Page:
If mergers are not helping, if conversion offers little hope, and if acquisition reform will only make matters worse, what are we to do? To begin with, we need to recognize the real source of the problem: the ongoing lobbying of contractors to keep production lines running, if only slowly. Extended production runs of mature systems are the cash cows of the defense industry. Politically, the lobbying efforts resonate, because the lines represent jobs. Indeed, in 1995 retired general Robert Gard Jr. told Financial World, “We’re not buying some of these major weapons systems because we need them. We’re buying them to keep up employment in states with influential members of Congress.”
With the Cold War over, it is easier and easier for members of Congress, Republicans or Democrats, to ignore the plans and preferences of DOD and the armed services. With each political maneuver to protect current production lines, the opportunity to do new things, to prepare for the wars of the future, and to keep our technological edge disappears. Production funding threatens to crowd R&D out of the defense budget. Adding up the already promised spending on production of major weapons systems in the next decade leaves no room for research under the DOD’s projected budget.
The defense drawdown following the Cold War has been gentler than any drawdown this century. And yet, even as Congress and the president debate what social program to cut to help balance the federal budget, no one in Washington has found the courage to point to defense cuts as a significant potential contributor. Instead, we are debating increasing the procurement budget to $60 billion by FY1998.
The United States needs to recognize and accept the full implications of the end of the Cold War. It needs a plan for future force structure and research. What is needed is the kind of planning that Gary Weir, a historian at the U.S. Naval Historical Center, describes the Navy’s submarine program doing after the World War I. The submariners built no new boats for 10 years but they kept developing technology. They forced the closure of the Lake Boat Company in order to keep Electric Boat alive, because Electric Boat had the better facility. Then, in order to keep Electric Boat focused, they developed submarine construction capacity at Portsmouth, a public yard. During the 1920s and early 1930s, submariners brought in foreign component technology and worked on their offensive doctrine and new submarine designs. What came out of this work was the effective fleet boat of the World War II and the strategy that helped defeat Japan.
Time to pay the bill
The United States should devote resources to an ambitious R&D program. The political obstacles that the services face in the absence of a strong overseas threat work against them, but they have the responsibility for maintaining national security. The new missions being offered the military won’t generate sufficient support to sustain vital technologies. To preserve resources for design teams, the Pentagon will have to eliminate unneeded production capacity.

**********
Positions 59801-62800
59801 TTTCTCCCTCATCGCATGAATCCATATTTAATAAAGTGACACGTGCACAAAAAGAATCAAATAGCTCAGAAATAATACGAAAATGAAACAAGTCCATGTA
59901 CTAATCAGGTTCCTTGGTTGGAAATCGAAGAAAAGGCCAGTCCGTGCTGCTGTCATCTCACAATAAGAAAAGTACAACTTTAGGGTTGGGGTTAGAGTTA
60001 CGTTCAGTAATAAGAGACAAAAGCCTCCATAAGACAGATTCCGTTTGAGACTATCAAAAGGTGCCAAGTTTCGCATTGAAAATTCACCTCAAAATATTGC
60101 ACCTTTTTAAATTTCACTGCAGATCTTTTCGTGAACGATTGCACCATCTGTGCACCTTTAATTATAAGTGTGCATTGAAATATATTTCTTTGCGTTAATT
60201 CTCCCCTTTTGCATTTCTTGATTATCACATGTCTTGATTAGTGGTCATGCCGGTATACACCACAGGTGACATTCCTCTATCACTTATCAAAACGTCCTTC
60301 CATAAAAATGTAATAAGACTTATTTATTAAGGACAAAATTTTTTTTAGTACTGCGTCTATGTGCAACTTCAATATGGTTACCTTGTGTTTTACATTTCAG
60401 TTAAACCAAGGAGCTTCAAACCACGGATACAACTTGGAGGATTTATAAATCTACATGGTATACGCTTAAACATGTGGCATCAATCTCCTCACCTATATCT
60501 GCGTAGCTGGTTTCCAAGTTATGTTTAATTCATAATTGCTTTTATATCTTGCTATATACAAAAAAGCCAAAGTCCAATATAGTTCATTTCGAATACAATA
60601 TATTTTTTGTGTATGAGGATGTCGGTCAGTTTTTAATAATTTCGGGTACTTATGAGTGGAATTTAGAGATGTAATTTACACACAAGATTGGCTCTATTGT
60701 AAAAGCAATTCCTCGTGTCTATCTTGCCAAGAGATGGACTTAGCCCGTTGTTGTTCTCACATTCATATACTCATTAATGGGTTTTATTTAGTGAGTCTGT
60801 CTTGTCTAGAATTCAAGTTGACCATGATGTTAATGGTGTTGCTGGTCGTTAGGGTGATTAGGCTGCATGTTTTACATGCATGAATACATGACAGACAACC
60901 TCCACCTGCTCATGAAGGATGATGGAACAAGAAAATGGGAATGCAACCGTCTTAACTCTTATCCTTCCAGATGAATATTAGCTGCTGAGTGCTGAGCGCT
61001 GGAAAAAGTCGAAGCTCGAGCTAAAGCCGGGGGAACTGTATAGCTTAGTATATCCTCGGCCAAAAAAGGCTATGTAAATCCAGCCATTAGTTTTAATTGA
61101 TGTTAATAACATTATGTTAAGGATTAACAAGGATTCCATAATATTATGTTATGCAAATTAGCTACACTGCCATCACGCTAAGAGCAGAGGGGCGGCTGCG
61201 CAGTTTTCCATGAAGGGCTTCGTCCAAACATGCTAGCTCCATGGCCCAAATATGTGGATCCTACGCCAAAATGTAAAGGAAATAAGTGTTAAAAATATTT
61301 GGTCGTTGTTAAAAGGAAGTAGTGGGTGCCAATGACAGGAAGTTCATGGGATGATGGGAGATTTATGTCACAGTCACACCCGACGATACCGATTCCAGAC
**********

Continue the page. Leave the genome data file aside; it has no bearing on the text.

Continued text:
The United States should restore a balanced system for research, development, and production by adopting a two-step strategy. First, pay the bill. It is time to buy out the excess capacity and get on with the task of preparing for the future. Demand for military products is down, so producers should downsize. Not even the free market proponents can deny this simple logic. It happens in commercial industries every day. The government should buy out unneeded companies, their employees, and their surrounding communities. Sure, this would be expensive. But Congress will spend the same amount of money keeping plants open. The difference is that a buyout is a one-time charge. Artificially sustaining companies goes on and on.
Unfortunately,this proposal faces formidable political opposition. Congress narrowly rejected language attached to the FY1997 appropriations bill that would have ended the DOD’s ability to pay restructuring costs for merged companies that close plants. The present political environment would certainly block a major government restructuring payment. Defense policy is back to the Bush administration’s practice of verbally encouraging mergers but “letting the market decide” the ultimate configuration of the industry. The fallacy with this policy is that the defense industry is not governed by normal, competitive market forces. Plants that would otherwise be forced to close, either due to bankruptcy or a postmerger consolidation, can be kept open by aggressive lobbying.